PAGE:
Everyone must use computers in modern society, so it’s important to understand how to use them.
Computers are logic machines, so they do exactly what they’re told to do.
Don’t overload a computer with more information, especially when it’s already overloaded and bogged down.
Every computer command is technically a shortcut, and there are many ways to do the same thing.
Keep track of where you store user files inside your computer.
Most computer problems can be solved with a straightforward approach:
- Reboot the computer.
- Free up memory.
- Reinstall the drivers.
- Research the problem online.
- Ask someone else for help.
Viruses are malicious software that control parts of a computer.
- They usually come from you trusting something you shouldn’t have trusted.
- They’re only harmful when the code runs.
Watch for phishing, which is a hacker trying to appear legitimate.
Watch carefully what you’re downloading and installing.
Keep your computer routinely updated.
Sometimes you can’t avoid a virus.
Keep your data safe by running regular backups and learning good password habits.
Keep your important activities separate from everything else.
Why learn computers?
Most of the developed world uses computers, and living in modern society requires operating a computer.
In fact, you’d have a hard time finding something in society that isn’t using computers!
Computers are far more ubiquitous than you may think:
- Almost every modern television, radio, phone, fax machine, watch, and security system is a type of computer.
- Most household appliances like microwaves, refrigerators, washing machines, vacuum cleaners, and coffee machines have computers in them.
- Computers also control alarm clocks, pacemakers, air conditioning units, and autos.
If you don’t understand how a computer generally works, you’ll feel trapped by modern life when something goes wrong.
Computers are logic machines
All computers have three main parts:
- An input (usually a touchscreen or mouse)
- Processing parts inside that perform and store calculations (usually memory and a CPU)
- An output (usually a screen or printer)
Everyone who operates a computer is “programming” it:
Computers do precisely what you tell them to do:
- If the programmer’s logic was bad, computers become the world’s fastest idiots.
- Algorithms add steps to let the computer “learn” but are still a programmer’s instructions.
- To put bluntly, most computer failures are “user error”.
Don’t overload a computer
Save your work often:
- Until you save your work, the information is often only in short-term memory, and cutting off power will lose your work.
- By saving frequently (or having the software auto-save on a regular basis), you won’t lose work if you need to reset the computer.
Every button press, screen touch or mouse click gives the computer another instruction:
- Usually, depending on how it was programmed, it stores the information in a chronological list for later, then runs it after everything froze.
- If you enter too many commands, you’ll overload the memory and the computer will crash.
- Many modern computers have “timeouts” for input commands, but that required that the programmer was perceptive enough to program it.
Every command is a shortcut
As the logic gets more elaborate, the systems become more complicated:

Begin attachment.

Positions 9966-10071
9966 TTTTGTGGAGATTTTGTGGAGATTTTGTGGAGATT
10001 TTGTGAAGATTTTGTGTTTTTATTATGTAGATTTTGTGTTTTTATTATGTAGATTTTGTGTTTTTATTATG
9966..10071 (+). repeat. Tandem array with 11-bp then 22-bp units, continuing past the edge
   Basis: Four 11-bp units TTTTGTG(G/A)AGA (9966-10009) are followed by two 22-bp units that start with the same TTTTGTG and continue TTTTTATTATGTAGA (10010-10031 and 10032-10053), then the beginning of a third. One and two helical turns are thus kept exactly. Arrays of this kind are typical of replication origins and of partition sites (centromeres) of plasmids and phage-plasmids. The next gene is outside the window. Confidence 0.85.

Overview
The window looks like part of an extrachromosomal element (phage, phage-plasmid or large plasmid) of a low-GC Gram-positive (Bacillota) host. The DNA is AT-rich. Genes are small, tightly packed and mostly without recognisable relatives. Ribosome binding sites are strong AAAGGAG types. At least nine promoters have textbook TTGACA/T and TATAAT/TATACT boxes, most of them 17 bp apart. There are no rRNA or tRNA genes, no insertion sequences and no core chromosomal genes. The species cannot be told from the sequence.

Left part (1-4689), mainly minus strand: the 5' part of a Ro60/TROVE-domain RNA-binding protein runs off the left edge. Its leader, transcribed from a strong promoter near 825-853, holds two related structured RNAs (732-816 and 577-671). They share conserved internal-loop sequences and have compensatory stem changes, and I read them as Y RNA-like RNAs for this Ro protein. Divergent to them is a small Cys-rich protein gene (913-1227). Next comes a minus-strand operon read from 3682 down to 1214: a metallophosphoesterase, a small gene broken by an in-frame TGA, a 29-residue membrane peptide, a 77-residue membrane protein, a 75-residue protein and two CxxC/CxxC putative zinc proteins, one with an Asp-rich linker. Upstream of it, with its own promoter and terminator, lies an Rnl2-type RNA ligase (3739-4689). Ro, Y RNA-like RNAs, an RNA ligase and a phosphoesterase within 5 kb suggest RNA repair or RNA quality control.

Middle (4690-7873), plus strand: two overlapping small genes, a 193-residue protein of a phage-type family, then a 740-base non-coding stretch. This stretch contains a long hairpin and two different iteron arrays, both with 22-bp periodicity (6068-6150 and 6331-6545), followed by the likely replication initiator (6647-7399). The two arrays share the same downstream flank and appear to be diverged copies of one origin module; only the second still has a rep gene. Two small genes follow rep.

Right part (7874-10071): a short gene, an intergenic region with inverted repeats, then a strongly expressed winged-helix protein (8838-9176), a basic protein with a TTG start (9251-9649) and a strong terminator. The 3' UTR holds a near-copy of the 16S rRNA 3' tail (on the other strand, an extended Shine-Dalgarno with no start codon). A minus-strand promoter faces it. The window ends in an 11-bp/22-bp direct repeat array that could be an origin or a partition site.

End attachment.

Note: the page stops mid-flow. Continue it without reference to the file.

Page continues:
- At one time, everyone used a keyboard type in what they wanted, and they had to use punch cards before that.
- Tapping or clicking something on a screen is often running the same command:A user can navigate to “C:\Program Files\WindowsApps”, then run “calc.exe” with a command prompt.
- Alternately, that user can use the mouse to select “Calculator”, which will run that same “calc.exe” program.
- There are technically about 4-5 ways to do pretty much anything in a computer.If you’re willing to learn keyboard shortcuts, you’ll become dramatically faster and more productive.
- Even more elaborate input devices (such as VR headsets) add even more complexity to the situation.
Touchscreens are more convenient than mice, but have a few controls that aren’t intuitive:
- The computer counts how long you press and how much you move your finger.
- Touching for less than a second in one spot is a “tap”.
- Pressing for more than one second in one spot is a “long-press”.
- Touching and moving before a long-press is a “swipe”.
- Swipes can include multiple fingers.
- Two fingers moving toward or away from each other are called a “pinch”.
- Touch screens hide most menu options:
- Long press on parts of the screen to find extra menus.
- Swipe your finger from each edge to find “pull-out” menus.
- Swipe your finger toward all four edges of the screen to navigate to other screens.
- Most menus hide in plain sight with horizontal lines or dots at the top of a screen.
Keep track of important files
To make computers run, they usually need thousands of files:
- They separate the files for humans’ reading into groups called “folders”.
- There are several major groups for files, though each operating system runs things a little differently.
- System files are critical to keep the operating system running.
- A few missing files might make your mouse not work or make the computer not start.
- Unless you have a career in computers or are hacking, don’t touch system files.
- Some operating systems show a warning to prevent people from breaking their computer.
- Program files are necessary to run various “applications” you want to use (e.g., word processor, email).
- If you mess with program files, you might have to reinstall the program.
- Program files also have special “configuration” files that may have settings you prefer (e.g., your email address/password).